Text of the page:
I think though that this is probably a bit draconian in terms of locking people out of a room even though it made the point somewhat vividly.

I'm sure that people have a number of tips that they might want to add to this post. Remember you may not be able to do these immediately - it is something to aspire to - remember Rome wasn't built in a day but it was built.

Monday, February 04, 2008

It's the end user!!

I saw this post by Gaping Void (Image © Hugh McLeod - 2007.) and thought of this when talking about new technology and introducing into an enterprise.

The software has to help the user and it has to match what they want to help them achieve their day to day work. It is why I like to use wikis because they are easy to use and easy to set up as are blogs. However all the technology in the world is like Ozymandias's legs - useless unless people want to share with their colleagues which is a social and cultural way of life.

It’s about recognising that we now live in a world where we use knowledge and information on a daily basis and that sharing it should be front of mind — that is:
  1. sharing ways of doing things
  2. sharing best-practice and better practice
  3. sharing information and where we found it
  4. being collaborative rather than secretive
The main problem I've found is that most intranet's that I've seen are too top down and also aren't very easy to utilise on a day to day basis and from experience, if people want to use the technology, they will find a way to do it to help them achieve the four objectives above and will by pass technology that does not assist them.

Intranets as they are currently formulated don't seem to be the way forward to foster collaborative work especially if it is of a multi office approach.

When I was trialling an extranet back in 1999, it was sold to sceptical partners because it took me 45 minutes to set one up from scratch and it could be deployed in an emergency - quicker than going through an overly formal approach. At the end of the day any system should deliver on the following points to help the earlier 4 points be realised:-
  • serve the end user and deliver benefits to the business
  • be simple to set up.
  • take no more than 15 minutes to train someone to use the system.
  • be simple to use.
  • the ability to preview.
  • a three step process - write, preview and post.
Does your intranet or any other system that you are using in your enterprise deliver this and if not should you be working with your IT team to deliver systems that achieve this aim. Just some thoughts based on some experience.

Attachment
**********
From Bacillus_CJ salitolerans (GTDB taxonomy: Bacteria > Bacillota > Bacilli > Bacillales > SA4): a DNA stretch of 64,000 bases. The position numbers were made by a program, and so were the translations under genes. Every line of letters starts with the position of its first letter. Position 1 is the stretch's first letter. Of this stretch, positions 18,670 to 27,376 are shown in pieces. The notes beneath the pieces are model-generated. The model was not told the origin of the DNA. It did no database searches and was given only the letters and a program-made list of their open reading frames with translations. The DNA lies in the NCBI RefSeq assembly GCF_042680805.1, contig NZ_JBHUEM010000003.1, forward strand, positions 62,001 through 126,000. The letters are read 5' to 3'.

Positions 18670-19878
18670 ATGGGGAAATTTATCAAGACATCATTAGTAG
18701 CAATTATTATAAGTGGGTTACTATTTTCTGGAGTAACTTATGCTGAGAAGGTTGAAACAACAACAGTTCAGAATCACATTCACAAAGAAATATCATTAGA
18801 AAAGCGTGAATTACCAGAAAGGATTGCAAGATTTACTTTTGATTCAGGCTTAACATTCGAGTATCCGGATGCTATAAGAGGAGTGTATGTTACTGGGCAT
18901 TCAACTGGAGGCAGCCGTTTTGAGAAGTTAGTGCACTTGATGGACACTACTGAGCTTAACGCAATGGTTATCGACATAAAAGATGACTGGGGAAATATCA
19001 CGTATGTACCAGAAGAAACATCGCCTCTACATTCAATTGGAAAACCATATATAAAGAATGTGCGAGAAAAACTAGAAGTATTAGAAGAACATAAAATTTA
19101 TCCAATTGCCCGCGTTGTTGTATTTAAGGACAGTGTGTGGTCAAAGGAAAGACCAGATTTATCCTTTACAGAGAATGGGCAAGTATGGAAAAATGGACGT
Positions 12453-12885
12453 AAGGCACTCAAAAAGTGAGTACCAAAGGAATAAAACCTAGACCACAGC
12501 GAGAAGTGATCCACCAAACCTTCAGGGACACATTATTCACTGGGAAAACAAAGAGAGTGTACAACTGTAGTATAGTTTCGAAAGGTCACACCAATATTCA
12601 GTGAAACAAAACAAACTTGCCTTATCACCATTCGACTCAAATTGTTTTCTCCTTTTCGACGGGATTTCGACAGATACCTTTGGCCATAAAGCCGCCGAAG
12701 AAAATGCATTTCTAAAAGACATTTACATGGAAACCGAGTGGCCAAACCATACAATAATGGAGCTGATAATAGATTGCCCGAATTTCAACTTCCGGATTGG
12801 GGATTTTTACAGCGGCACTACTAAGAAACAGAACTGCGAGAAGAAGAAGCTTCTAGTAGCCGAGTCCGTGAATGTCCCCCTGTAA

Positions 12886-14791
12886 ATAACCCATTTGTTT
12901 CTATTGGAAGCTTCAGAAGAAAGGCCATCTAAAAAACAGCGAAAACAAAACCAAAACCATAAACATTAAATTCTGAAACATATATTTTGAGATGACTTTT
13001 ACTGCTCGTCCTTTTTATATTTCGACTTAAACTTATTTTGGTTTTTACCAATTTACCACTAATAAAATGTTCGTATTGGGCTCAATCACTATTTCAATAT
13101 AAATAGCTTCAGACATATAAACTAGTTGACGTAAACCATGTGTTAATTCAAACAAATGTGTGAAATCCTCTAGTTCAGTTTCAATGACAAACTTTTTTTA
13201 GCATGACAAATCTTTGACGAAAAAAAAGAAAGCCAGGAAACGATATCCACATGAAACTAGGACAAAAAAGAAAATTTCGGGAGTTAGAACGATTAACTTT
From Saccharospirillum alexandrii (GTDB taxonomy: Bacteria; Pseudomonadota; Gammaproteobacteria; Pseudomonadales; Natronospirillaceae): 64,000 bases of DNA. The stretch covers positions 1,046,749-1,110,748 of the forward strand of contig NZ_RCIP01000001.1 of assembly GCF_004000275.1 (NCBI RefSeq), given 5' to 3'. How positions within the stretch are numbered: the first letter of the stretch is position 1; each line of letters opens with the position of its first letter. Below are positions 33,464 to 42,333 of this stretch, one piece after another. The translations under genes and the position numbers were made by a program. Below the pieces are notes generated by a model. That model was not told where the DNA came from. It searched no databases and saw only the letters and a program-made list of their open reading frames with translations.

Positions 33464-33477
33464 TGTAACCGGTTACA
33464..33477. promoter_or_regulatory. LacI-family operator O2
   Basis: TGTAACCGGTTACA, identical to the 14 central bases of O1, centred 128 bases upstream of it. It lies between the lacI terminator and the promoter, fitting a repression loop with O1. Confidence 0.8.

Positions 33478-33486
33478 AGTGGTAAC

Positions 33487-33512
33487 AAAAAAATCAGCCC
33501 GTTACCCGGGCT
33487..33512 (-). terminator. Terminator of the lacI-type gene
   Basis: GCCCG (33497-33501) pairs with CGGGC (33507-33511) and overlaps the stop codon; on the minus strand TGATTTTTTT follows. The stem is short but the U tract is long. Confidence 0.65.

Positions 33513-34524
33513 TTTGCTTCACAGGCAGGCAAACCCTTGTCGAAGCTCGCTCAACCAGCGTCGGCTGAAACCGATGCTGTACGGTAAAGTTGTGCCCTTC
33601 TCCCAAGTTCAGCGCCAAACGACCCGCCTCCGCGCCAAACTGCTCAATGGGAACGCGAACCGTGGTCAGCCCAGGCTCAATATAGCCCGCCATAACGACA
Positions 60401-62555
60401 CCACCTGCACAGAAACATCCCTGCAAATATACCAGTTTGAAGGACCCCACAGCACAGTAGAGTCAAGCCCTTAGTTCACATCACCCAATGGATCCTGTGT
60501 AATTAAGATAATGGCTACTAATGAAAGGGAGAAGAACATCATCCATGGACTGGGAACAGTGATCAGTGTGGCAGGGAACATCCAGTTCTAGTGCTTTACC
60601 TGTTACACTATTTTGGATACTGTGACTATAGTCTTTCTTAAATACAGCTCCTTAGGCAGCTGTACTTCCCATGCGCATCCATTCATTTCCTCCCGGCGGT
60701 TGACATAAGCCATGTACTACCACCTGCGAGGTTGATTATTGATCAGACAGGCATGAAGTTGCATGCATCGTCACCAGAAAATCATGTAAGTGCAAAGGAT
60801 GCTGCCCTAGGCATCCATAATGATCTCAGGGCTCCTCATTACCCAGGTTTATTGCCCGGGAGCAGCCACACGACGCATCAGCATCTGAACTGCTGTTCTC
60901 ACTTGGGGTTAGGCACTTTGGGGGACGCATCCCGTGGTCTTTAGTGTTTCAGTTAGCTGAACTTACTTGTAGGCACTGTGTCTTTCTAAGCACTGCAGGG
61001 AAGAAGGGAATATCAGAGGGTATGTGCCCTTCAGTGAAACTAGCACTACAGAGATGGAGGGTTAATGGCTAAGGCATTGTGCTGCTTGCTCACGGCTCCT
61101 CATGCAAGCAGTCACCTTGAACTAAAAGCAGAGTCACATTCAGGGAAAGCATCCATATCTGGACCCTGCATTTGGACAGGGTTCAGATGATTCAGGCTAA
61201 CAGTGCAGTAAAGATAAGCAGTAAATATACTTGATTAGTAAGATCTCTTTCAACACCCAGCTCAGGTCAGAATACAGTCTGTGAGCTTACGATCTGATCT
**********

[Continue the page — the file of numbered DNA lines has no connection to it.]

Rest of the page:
Friday, February 01, 2008

Genchi Genbestsu Chinese Sages and Communities of practice

A friend of mine sent in a piece that they picked up off another blog (sorry no link provided - but thank you Jim)

It relates to a chinese saying and as it approaches the Chinese new year, i thought that this was quite apposite.

Go to the People
Live with them
Learn from them,
Love them.

Start with what they know,
Build with what they have.
But with the best leaders
When the work is done
the task is accomplished
The people will say,
‘We have done this ourselves.’

This is a good thought to how an internal community of practice should work. Provide people with the tools either through a wiki or a blog, help them set it up provide them with a framework to capture knowledge, through storytelling etc, but also empower them to self explore and to come to realisations themselves and to internalise it.

I wass thinking about this and what I call the curious cat approach to management (yes I know what happens to curious cats) or as the Japanese call it genchi genbetsu which is to go and talk to people and go and observe the situation at first hand which helps you to define the problem and to hopefully refine the solution. It's not always possible but within COP's they are because they are closer to the problem and then able to design a solution.

i've always beleived that people when they have been involved and have a handle in designing the solution can reach that last line.

I'm planning to listen over the weekend to some recent downloads of podcasts from a few of the business schools so I plan to post some comments next week.

Gung Hei Fat Choy